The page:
Loyalty programmes play a big role in their shopping behaviour, with this segment signing up for numerous cards, as these programmes offer relief at the till point.

Middle class

The middle-class segment comprises around four million people, who spend about R754-billion annually. Their average age is 40 and they have a personal income of around R14,591 per month, with a household income of nearly R25,000.

This segment holds about 30% of all home and vehicle and finance loans in the country, but only 20% by value. This segment is under significant financial and safety pressure. They do more online shopping, for convenience, and they are opting for smaller baskets, fewer luxuries and more essentials. 

Again, rolling blackouts play a big role in their product choices. Online shopping is viewed as more convenient as they don’t need to leave home, and they are getting the best deals which save them both time and money. Pick n Pay Smart Shopper, Checkers Xtra Savings and other loyalty programmes are their preferred programmes – especially where linked to fuel partnerships.

Heavy hitters 

There are close to 3 million people in this segment, who are responsible for about R1.5-trillion in annual expenditure. This segment makes up SA’s wealthiest 5%: Two-thirds of them are families, with an average age of 44 and personal income of R45,512 per month. This segment holds more than half of all home loans and VAF; but 76% of home loans and 69% of VAF by value. Growth in credit products among this segment has been low at 11% YoY. The heavy hitters are more conscious about how they spend and are planning and budgeting their expenses. They prioritise groceries, with luxuries or treats coming second, and view big shopping centres as a temptation, best for visiting during end-of-season sales and for entertainment. They also like loyalty programmes that combine retail and fuel.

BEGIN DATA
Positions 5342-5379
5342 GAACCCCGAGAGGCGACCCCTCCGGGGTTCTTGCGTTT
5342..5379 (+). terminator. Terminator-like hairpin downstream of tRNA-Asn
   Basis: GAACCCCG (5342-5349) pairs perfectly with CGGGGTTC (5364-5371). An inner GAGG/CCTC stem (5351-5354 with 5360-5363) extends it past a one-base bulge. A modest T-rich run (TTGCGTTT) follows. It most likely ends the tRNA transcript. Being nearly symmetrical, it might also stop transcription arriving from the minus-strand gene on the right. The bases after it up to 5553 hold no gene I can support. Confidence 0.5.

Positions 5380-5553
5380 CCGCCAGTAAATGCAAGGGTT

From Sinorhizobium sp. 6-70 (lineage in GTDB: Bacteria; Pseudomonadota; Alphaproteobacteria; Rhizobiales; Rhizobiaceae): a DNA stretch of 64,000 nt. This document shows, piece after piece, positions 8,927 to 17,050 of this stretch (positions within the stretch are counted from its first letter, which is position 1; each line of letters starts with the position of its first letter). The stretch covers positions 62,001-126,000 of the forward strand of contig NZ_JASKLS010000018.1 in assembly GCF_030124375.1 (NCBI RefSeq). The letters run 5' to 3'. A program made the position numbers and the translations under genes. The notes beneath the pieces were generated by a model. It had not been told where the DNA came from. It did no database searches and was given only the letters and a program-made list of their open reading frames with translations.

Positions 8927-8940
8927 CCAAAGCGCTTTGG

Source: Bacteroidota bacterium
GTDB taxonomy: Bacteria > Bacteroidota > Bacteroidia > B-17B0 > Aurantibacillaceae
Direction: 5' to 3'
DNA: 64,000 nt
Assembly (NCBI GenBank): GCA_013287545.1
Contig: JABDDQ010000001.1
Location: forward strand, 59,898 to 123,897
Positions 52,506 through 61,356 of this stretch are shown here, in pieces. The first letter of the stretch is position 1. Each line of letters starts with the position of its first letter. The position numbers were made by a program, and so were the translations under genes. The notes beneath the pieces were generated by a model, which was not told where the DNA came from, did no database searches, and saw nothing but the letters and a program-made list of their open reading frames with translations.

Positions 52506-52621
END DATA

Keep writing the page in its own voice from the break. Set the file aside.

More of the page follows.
Steve Burnstone, CEO at Eighty20, said the current economic landscape has clearly affected basket size and the frequency of shopping trips and has sharpened focus on prioritising essential grocery items. “Comparative shopping and bargain hunting is driving a lot of retail behaviour at the moment, with retailers needing to be smart with their promotions, ranging and online presence to attract additional and retain existing spend.”

Beyond specials

Against this backdrop, retailers are spotting opportunities to lure customers into their stores with value-for-money offerings that go beyond regular specials.

On 9 August, Game announced it would offer select dry grocery staples and toiletries at wholesale prices.

One such special includes a 410g tin of Rhodes Baked Beans that now sells for R9.99 and a 2l bottle of Sunfoil Sunflower Oil for R62.99. 

The iGroza deals will be available in all Game stores year-round, with new deals introduced every two weeks.

The retailer has also partnered with OneCart, the on-demand grocery delivery service, to deliver from selected Game stores within an hour. DM